An automatic injector called EVZIO is used to deliver the anti-opiate drug naloxone. – Mick Zawislak
Just after the New Year began, Deerfield police were noted as being the first department in Lake County to successfully use an anti-opiate drug to save the life of a heroin overdose victim.
The save actually had occurred a week earlier, on Christmas Day 2014. But even though the news was late getting out, the use of the naloxone by many departments became commonplace as police in 32 communities were trained and equipped with the antidote.
To start the program, the Lake County Health Department helped secure a donation of the anti-opiate worth about $1.4 million from Virginia-based kaleo Inc.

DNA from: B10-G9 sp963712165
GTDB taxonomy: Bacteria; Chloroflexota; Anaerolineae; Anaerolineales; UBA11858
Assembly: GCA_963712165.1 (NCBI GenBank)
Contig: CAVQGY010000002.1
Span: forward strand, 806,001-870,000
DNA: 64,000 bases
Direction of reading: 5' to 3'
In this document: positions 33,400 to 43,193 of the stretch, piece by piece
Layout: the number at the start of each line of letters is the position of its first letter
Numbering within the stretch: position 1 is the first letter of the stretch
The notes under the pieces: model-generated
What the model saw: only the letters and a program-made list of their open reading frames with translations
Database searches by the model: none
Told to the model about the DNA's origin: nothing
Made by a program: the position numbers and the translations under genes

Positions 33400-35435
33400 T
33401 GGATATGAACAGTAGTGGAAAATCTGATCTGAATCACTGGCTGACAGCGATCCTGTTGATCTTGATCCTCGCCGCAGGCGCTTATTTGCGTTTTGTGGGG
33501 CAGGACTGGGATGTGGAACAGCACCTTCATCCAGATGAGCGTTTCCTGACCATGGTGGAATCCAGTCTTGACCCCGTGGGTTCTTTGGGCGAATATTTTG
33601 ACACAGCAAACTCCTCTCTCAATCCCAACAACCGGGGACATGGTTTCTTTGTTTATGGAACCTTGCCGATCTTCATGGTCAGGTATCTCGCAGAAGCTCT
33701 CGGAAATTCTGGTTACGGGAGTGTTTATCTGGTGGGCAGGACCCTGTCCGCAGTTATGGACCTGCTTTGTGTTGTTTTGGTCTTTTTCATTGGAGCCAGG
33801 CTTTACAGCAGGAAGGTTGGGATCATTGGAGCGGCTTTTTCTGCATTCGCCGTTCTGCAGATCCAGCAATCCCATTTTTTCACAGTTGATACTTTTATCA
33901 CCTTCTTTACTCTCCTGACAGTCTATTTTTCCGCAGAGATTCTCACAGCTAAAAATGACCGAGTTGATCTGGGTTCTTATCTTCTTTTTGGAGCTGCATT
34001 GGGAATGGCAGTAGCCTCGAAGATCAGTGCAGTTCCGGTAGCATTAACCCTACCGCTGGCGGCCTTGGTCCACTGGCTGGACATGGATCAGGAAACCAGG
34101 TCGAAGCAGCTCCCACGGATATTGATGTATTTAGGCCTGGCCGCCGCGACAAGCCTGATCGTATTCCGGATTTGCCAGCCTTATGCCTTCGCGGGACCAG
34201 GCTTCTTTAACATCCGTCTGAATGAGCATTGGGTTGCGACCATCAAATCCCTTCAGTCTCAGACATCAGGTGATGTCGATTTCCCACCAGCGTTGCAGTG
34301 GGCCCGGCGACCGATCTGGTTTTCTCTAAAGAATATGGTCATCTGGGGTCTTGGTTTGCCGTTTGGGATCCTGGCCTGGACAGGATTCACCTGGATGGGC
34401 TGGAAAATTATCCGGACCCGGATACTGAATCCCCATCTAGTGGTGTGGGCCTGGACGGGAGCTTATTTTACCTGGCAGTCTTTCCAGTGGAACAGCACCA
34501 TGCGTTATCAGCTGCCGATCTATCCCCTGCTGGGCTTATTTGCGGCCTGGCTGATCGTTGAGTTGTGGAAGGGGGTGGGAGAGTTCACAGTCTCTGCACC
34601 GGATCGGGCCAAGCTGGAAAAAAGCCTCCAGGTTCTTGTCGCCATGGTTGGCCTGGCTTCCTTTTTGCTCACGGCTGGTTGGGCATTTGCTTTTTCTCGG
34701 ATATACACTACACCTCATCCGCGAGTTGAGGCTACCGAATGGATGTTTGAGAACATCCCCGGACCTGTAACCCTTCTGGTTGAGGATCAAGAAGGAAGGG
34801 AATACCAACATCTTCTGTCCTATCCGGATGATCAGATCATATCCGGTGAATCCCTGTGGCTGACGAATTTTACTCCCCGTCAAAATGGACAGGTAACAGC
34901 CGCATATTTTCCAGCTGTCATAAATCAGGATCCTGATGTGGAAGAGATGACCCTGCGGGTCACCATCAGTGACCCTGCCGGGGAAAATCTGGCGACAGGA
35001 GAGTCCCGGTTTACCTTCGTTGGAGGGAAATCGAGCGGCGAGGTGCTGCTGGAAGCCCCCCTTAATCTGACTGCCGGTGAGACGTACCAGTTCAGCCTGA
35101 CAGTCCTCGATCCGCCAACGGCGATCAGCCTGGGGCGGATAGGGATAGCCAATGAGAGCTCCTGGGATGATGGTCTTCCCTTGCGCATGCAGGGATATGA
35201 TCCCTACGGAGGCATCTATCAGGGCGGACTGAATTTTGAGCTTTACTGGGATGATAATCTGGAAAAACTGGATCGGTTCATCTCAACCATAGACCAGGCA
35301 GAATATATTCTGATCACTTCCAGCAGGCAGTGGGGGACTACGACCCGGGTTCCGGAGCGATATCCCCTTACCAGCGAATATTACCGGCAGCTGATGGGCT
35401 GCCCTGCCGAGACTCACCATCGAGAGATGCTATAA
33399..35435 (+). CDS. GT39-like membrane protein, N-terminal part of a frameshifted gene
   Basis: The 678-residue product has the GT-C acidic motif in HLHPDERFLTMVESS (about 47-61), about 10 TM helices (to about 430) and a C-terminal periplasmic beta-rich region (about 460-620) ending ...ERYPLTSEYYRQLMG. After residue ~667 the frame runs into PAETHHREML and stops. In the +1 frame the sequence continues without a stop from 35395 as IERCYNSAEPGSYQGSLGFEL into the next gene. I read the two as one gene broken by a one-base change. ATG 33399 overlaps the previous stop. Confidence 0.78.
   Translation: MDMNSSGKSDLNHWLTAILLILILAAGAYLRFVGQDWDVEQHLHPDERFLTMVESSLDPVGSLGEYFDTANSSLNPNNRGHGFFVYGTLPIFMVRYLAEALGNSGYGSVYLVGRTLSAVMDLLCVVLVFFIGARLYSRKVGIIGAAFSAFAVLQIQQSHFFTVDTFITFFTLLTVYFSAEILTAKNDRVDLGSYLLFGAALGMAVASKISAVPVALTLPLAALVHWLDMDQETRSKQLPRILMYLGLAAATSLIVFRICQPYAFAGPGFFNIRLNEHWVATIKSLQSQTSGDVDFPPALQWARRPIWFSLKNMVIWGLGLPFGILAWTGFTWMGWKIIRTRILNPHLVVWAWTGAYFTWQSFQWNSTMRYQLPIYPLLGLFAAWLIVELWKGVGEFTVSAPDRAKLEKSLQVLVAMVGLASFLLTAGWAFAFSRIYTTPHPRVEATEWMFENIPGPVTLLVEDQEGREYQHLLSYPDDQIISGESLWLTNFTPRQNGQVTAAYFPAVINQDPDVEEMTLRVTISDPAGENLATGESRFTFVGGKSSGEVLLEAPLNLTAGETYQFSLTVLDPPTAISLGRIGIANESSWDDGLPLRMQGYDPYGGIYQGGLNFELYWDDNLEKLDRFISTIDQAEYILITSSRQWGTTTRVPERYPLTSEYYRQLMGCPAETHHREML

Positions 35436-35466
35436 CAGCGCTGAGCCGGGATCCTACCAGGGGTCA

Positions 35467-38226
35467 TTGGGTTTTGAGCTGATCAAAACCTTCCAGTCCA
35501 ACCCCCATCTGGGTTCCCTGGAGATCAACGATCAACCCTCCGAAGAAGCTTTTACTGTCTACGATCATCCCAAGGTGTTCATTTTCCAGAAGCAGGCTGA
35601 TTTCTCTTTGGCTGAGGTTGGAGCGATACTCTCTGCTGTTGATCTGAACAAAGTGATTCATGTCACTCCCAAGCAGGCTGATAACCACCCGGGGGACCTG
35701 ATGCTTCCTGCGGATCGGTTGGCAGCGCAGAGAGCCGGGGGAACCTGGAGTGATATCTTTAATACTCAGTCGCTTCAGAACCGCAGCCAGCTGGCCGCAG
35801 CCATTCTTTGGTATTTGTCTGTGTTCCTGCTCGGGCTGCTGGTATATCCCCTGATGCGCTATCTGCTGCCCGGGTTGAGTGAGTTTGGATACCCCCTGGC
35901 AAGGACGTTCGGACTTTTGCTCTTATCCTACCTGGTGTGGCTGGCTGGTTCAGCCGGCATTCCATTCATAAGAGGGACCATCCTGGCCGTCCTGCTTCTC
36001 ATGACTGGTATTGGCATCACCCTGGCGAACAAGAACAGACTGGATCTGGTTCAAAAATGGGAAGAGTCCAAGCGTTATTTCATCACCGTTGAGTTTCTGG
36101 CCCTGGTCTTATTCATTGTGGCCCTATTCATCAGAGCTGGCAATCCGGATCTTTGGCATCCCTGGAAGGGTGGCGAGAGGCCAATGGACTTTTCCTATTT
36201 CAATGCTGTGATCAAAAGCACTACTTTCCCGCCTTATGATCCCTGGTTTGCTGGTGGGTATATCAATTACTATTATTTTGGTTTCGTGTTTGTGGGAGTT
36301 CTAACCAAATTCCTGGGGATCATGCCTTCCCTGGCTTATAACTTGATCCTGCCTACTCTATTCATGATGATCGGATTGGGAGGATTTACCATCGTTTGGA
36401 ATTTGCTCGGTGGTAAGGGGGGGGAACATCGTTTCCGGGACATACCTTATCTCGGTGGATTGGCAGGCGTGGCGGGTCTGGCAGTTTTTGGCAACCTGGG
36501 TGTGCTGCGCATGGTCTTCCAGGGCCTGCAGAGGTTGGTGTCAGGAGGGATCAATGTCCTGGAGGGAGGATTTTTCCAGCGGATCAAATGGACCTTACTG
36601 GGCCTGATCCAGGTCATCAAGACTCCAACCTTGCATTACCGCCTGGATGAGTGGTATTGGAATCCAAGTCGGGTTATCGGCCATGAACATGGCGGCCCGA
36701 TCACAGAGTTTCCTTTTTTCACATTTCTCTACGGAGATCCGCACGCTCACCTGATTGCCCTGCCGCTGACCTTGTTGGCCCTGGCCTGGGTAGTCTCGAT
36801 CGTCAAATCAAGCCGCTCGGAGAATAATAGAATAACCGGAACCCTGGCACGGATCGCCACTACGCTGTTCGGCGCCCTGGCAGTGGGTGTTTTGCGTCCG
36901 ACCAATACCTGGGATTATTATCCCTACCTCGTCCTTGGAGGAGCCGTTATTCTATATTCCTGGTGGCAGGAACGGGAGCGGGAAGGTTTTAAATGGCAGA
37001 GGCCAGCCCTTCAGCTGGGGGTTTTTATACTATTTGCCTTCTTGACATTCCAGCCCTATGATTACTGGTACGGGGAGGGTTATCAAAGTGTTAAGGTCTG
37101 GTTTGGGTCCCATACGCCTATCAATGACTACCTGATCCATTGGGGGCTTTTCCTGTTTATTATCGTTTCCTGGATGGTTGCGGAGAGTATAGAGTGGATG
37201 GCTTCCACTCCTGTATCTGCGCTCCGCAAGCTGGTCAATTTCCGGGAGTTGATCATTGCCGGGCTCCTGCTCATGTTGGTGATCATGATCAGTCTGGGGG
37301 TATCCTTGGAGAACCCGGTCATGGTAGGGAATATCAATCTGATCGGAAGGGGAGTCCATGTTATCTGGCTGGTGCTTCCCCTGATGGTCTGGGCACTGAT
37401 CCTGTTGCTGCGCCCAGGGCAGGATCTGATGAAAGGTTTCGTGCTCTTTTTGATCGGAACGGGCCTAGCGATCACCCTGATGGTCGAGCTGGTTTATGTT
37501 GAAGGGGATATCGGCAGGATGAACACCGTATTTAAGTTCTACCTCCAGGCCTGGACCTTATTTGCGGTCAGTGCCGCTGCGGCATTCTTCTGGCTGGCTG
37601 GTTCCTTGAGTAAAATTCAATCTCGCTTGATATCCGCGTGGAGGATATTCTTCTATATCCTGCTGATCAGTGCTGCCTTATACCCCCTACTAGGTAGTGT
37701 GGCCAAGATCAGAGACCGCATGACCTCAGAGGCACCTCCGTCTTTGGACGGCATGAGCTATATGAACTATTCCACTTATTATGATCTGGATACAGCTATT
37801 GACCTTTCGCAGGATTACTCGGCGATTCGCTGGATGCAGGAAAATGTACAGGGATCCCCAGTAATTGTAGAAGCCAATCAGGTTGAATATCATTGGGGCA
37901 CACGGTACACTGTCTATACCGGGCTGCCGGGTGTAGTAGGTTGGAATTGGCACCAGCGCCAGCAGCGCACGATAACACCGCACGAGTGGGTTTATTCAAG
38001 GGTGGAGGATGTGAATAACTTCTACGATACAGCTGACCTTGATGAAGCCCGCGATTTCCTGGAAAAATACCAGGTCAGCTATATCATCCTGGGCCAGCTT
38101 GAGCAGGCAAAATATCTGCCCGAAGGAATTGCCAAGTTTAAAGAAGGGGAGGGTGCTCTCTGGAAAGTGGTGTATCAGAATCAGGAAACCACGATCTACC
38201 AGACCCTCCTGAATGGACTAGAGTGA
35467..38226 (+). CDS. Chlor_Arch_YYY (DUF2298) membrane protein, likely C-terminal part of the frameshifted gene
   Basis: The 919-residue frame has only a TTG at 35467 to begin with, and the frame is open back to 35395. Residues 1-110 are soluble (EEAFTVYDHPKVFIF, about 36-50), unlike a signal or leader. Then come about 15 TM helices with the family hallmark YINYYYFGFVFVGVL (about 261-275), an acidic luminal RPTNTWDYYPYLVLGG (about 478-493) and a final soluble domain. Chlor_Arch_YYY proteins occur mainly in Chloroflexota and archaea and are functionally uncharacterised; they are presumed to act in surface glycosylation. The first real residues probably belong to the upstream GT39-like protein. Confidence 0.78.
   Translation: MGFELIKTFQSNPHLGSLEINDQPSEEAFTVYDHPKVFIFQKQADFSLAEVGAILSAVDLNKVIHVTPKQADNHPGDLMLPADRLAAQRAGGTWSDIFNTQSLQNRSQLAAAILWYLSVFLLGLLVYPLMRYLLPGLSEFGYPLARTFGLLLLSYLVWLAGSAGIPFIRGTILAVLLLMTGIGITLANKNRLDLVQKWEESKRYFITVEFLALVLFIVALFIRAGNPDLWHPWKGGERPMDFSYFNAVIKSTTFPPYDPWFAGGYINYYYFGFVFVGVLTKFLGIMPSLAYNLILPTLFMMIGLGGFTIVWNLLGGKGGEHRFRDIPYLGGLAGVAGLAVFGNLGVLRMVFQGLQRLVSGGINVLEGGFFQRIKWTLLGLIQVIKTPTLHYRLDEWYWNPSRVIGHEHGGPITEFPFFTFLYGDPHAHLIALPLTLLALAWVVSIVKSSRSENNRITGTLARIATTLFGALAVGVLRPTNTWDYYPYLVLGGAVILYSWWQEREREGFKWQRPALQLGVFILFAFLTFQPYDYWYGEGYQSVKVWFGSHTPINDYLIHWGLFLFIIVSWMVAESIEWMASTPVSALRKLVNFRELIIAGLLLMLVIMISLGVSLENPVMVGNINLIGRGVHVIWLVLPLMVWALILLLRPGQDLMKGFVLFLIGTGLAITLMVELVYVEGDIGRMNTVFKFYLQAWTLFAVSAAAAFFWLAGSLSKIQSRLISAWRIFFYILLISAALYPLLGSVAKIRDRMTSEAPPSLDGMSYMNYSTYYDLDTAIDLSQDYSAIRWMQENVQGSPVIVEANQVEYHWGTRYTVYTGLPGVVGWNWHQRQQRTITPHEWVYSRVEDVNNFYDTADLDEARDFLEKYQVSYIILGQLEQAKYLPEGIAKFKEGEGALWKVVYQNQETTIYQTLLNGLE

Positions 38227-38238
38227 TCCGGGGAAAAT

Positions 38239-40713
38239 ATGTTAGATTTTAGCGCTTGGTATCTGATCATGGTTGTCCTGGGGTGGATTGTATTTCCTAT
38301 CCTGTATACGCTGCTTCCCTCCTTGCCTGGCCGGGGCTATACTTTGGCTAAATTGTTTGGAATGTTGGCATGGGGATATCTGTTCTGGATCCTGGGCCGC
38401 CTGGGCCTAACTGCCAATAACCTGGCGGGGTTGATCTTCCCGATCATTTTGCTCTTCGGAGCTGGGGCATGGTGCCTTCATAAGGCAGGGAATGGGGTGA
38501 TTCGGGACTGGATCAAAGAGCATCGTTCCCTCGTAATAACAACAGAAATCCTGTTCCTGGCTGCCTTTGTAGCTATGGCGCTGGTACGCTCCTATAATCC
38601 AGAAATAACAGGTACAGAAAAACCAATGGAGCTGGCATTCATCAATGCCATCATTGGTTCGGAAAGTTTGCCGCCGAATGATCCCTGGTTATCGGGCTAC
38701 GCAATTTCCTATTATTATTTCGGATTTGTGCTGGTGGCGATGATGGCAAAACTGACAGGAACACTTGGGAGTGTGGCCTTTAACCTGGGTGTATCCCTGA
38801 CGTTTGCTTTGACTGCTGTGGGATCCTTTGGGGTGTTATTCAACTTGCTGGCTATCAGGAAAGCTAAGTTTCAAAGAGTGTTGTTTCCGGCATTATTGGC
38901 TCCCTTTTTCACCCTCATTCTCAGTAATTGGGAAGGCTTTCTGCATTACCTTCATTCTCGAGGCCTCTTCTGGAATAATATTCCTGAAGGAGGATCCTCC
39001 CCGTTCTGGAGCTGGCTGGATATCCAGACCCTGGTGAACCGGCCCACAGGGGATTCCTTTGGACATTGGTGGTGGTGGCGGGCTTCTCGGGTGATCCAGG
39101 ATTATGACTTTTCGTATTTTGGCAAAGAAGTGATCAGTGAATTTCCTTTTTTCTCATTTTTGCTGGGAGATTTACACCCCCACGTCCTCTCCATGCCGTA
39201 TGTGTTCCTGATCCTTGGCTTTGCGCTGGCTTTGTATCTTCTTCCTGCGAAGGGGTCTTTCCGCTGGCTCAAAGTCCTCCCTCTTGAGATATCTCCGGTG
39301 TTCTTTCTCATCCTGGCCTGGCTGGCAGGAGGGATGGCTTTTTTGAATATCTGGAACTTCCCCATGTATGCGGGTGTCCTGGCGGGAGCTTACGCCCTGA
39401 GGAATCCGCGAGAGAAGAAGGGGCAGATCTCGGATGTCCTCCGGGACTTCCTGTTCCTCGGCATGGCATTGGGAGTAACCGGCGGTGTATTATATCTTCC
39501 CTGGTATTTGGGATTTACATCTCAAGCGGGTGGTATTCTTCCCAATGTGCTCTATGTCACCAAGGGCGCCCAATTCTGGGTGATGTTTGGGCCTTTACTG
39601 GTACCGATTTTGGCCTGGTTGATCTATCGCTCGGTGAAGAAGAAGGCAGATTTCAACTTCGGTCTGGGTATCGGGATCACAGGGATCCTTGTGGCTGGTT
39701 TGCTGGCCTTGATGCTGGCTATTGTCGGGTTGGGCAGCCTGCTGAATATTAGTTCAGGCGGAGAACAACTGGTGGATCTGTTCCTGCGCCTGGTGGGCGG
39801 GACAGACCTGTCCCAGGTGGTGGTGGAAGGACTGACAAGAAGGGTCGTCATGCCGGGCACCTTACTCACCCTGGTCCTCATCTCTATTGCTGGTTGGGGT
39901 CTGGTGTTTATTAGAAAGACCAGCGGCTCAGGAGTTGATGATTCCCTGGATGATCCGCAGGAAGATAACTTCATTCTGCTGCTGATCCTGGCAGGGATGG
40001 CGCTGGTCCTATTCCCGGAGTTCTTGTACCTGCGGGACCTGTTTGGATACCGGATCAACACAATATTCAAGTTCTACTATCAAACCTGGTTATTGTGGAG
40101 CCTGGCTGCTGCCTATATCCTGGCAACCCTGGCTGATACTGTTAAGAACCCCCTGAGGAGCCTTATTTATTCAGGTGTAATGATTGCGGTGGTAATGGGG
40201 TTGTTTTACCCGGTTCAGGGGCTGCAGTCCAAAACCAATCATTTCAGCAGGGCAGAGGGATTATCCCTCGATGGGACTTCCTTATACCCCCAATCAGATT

In September, officials recognized a second donation by kaleo of 3,000 hand-held automatic injectors to be used by police officers, who often are first on the scene of an overdose. The donation was worth an estimated $1.5 million. Officials at the time estimated 33 lives had been saved.
The Lake County Opioid Initiative, which began more than two years ago, also emphasizes treatment and education, combined with aggressive prosecution of drug dealers.